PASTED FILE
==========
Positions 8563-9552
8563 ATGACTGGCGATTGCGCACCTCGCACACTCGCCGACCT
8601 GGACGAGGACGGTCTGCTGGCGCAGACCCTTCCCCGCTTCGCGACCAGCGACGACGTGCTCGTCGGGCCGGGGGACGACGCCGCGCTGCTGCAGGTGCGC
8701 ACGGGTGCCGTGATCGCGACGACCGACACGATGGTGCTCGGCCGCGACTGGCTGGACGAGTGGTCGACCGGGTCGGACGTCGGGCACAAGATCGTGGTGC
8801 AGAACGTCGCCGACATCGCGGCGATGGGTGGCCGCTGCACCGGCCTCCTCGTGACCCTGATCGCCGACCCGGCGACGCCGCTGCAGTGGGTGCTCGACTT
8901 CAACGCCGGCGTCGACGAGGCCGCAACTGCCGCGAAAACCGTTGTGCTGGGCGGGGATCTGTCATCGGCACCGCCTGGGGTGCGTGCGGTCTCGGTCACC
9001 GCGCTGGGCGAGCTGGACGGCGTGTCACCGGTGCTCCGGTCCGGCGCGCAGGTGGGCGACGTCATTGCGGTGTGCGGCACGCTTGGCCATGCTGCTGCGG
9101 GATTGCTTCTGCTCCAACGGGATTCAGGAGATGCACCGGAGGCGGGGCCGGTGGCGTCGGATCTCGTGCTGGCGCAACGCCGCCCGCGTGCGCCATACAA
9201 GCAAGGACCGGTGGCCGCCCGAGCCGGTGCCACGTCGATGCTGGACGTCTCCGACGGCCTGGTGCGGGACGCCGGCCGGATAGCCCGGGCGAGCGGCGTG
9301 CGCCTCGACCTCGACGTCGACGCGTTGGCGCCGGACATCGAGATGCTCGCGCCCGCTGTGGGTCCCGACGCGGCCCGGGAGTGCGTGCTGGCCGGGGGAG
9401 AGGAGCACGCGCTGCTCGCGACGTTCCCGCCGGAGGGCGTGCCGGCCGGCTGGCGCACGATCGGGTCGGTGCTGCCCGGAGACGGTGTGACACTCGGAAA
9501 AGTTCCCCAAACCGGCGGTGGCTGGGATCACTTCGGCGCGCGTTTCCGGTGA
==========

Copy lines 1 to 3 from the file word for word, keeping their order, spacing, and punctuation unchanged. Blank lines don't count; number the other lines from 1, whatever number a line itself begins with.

Positions 8563-9552
8563 ATGACTGGCGATTGCGCACCTCGCACACTCGCCGACCT
8601 GGACGAGGACGGTCTGCTGGCGCAGACCCTTCCCCGCTTCGCGACCAGCGACGACGTGCTCGTCGGGCCGGGGGACGACGCCGCGCTGCTGCAGGTGCGC